Autistic Burnley boy forced to quit school
A FATHER fears his nine-year-old son will 'fester away' if he is forced to attend a special school.
Jack Entwistle, who has autism, is at the centre of a row between his parents and Lancashire County Council after he was told he could not attend his mainstream Burnley primary school.
Now Burnley MP Gordon Birtwistle is set to call for a debate in Parliament about the teaching of autistic children in Lancashire after being approached by Jack's parents and the families of two other local youngsters.
Jack’s dad, Alan Entwistle, of Marsden Road, claimed St James Lanehead CE Primary had broken the 1995 Disability Discrimination Act in saying that it ‘could not cope’ with Jack after he was diagnosed with autism in October 2012.
Mr Entwistle and his wife, Karen, have appealed the outcome of a special educational needs and disability tribunal, in which a judge backed the county council’s decision to send Jack to Pendle View Primary School, a special school in Colne.
They claim Jack, who is also visually impaired, was asked to leave the school with no notice on May 13.
He said: “There was no warning, no paperwork, nothing. He’s come on leaps and bounds at St James’s. He’s had a teaching assistant for the last seven months and in that period he’s gone through the roof.
“The problem is that LCC and the tribunal judges are not qualified to make judgements regarding placements for autistic children.
“The gist of the tribunal was that autism was not Jack’s primary disability. We have a letter from Great Ormond Street Hospital saying that it is. How can they over-rule that?
“They’re just throwing them on the scrapheap and into a special needs school to fester away.”
Sally Riley, Lancashire County Council's head of inclusion and disability support services, said: “It would be inappropriate for us to comment on any individual case.
“When the parents of a child with a statement of special educational needs express a preference for a certain school, such as an independent special school, it is the county council's duty to consider the placement very carefully.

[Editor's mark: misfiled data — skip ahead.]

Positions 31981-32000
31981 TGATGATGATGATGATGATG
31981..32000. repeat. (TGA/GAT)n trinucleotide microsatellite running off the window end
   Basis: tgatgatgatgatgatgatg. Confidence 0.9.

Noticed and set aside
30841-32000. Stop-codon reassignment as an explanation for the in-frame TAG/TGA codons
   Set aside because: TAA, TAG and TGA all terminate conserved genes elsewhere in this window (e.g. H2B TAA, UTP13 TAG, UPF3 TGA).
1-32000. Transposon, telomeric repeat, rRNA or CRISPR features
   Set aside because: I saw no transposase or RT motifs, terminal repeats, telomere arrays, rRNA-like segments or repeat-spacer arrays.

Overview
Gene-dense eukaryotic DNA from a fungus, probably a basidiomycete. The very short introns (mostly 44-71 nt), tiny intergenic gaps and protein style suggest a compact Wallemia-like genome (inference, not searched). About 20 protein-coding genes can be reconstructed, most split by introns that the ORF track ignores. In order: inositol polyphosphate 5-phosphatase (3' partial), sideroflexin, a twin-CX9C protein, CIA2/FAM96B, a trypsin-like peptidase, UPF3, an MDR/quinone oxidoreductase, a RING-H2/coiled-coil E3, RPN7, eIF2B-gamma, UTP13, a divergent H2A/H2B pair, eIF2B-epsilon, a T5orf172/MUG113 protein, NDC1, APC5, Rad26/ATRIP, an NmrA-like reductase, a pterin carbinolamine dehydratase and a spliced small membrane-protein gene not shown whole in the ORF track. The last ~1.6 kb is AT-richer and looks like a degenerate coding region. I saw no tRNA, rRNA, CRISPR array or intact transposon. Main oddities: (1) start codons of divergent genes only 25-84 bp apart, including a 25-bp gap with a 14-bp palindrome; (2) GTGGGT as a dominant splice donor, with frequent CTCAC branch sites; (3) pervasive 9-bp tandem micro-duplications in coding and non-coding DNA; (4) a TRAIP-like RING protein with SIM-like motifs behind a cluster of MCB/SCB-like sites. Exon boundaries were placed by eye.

“Sometimes we can find ourselves at odds with the parents’ preference and when this happens, a parent can take the case to the special educational needs and disability tribunal.
“Once such a case has been heard, the decision is taken out of the county council's hands. The judge's ruling is final.
“We have to abide by their directions, ensuring we take the actions they instruct us to take, within the timescales they set out.”
But Mr Entwistle denied it had been his choice to remove Jack from St James’s.
He said: “His mainstream school told us in October 2012 they could no longer cope with Jack.
“When we asked the county council for advice, they sent us a list of schools to look at. One was White Ash School in Oswaldtwistle and the other was Oliver House School in Chorley.
“We had interviews with both head teachers but only the Chorley one had space. LCC then used taxpayers’ money to fight to stop us from sending him to the one in Chorley, which we chose, and force him into Pendle View.
“We’re not troublemakers but we’re not prepared to send Jack to a special school where we think he will regress. It’s not the right environment for him.”
Mr Birtwistle will raise the matter with the House of Commons' Backbench Business Committee next Tuesday to call for ‘greater provision’ for youngsters with autism.
He said: “Some of these families have been led up the garden path by the education authority and we need to look at how we can help them.”
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